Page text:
French Friday: Friday Fish

When my son was a newborn and his oldest sister six I became friend with a woman who had also four young children. Our husbands worked long hours and traveled for business, sometimes even abroad. We both shared happy crazy busy shifts with babies in diapers, toddlers in preschool for a few meager weekly hours, and kindergartners alternating between morning and afternoon sessions.

On my side of the neighborhood, I was hungry for anything that could help me unload my plate. Including feeding my family.

Any ideas to skip a few trips to Market Basket? Any tip to bring healthy food to the table between playground time and bathtime? Proofless quick recipes, anyone?

Bring them on!

I thought I had won the jackpot when I noticed the From Monday to Sunday Menu posted on my friend’s fridge.


What a relief to know ahead of time when and what to feed a family! Now, let’s see if this clever plan could work at home…

Monday Hot Dog, Tuesday Pizza, Wednesday Macaroni and Cheese, Thursday Hamburgers, Friday Tuna Casserole, Saturday Chicken Wings, Sunday Church Potluck.

My husband favored merguez to hot dogs, but I could save the idea for when he wasn’t home. Pizza was always a hit with my kids. Even the baby drooled, when I opened the Bertucci’s box. I already served pasta and chicken pretty much every day. Hamburgers were fine as long as I wasn’t asked to order one on my own. I had learned that casseroles, despite their name, weren’t French at all. Definitely I would have to find something for Sunday. But that was a start.

No need to learn my friend’s From Monday to Sunday Menu by heart or make a copy. Needless to say I would take liberties with her staples. And I would never have her discipline.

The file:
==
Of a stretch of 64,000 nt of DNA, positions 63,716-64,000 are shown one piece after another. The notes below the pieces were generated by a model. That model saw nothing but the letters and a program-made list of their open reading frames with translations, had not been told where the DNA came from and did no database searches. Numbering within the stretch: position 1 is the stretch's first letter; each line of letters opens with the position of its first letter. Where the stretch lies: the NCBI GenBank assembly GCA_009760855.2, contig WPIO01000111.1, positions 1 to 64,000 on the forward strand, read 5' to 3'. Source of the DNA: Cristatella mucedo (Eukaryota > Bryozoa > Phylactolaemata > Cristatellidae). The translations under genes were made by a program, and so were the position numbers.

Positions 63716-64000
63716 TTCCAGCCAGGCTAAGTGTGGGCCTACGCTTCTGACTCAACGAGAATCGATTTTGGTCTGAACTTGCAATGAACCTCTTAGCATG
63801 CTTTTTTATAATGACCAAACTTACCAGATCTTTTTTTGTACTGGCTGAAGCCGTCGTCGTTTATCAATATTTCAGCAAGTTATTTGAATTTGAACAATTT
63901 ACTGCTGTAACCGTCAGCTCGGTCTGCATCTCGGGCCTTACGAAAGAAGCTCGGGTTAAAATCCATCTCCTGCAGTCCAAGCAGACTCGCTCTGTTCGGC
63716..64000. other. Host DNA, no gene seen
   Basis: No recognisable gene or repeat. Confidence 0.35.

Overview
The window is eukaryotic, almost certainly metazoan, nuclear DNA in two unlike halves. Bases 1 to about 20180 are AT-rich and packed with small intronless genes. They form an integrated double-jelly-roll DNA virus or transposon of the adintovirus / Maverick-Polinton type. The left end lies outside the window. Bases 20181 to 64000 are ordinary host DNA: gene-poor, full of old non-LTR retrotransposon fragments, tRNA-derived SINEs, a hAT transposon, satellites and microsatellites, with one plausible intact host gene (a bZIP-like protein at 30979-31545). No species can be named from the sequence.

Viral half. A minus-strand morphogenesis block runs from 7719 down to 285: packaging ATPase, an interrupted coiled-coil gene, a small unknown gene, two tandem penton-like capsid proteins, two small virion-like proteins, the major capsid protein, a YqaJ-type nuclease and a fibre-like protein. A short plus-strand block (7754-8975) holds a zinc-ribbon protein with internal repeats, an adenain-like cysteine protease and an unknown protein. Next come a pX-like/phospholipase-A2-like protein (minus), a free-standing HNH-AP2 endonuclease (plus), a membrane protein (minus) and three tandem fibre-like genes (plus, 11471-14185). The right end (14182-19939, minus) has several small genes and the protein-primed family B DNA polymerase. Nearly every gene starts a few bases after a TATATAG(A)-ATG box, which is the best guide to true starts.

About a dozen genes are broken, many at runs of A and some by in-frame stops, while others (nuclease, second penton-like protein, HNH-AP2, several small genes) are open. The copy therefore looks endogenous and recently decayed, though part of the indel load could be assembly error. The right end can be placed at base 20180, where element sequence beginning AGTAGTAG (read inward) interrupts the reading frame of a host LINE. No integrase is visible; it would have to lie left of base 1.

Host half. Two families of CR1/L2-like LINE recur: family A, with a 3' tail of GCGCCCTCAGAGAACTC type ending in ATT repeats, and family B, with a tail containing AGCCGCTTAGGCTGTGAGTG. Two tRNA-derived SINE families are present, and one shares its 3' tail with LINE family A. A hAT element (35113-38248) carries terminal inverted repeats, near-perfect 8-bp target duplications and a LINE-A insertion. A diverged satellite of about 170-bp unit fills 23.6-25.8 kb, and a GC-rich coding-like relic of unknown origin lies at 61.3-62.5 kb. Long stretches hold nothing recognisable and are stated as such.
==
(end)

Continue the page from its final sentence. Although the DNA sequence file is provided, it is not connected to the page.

Steak Haché would be served once a week, not necessary on Thursday. Crepes would land on the table when I felt like it. Pizza would remain a favorite for years with these school night talent shows, concerts, and plays. Chez les Holingues Pasta in many forms would be Special du Jour until their newborn son left for college and switched to Ramen. And then there was Evelyne’s husband who decided to explore the American BBQ terrain whenever he was home. Which excluded casseroles once and for all. With less business trips taking him away from the kitchen, he even turned into a creative chef and I stopped agonizing about menu ideas. Phew. That will be for a future post on Monday Miam-Miam 🙂

On that night, however, when I considered mimicking my friend’s menu, it occurred to me that she never served fish. Unless you counted the weekly Friday tuna casserole.

Which happened to be also the only predictable day in my maman’s French kitchen.

Friday was Fish Day.

Fish from Maine.


At my catholic school cantine, cantoche in French school parlance, too. Food there was below mediocre French standards, yet we had to clean our plates before going to recess. No wonder so many of us questioned religious faith while studying there.

Even as a young child I was an adventurous eater. Besides I was hungry all the time when I was in middle and high school. So even if the food at the cantine sucked, I sucked it up. I ate everything. Including the bloody beets, the watery pasta, and the pebble-like lentils. On any given day.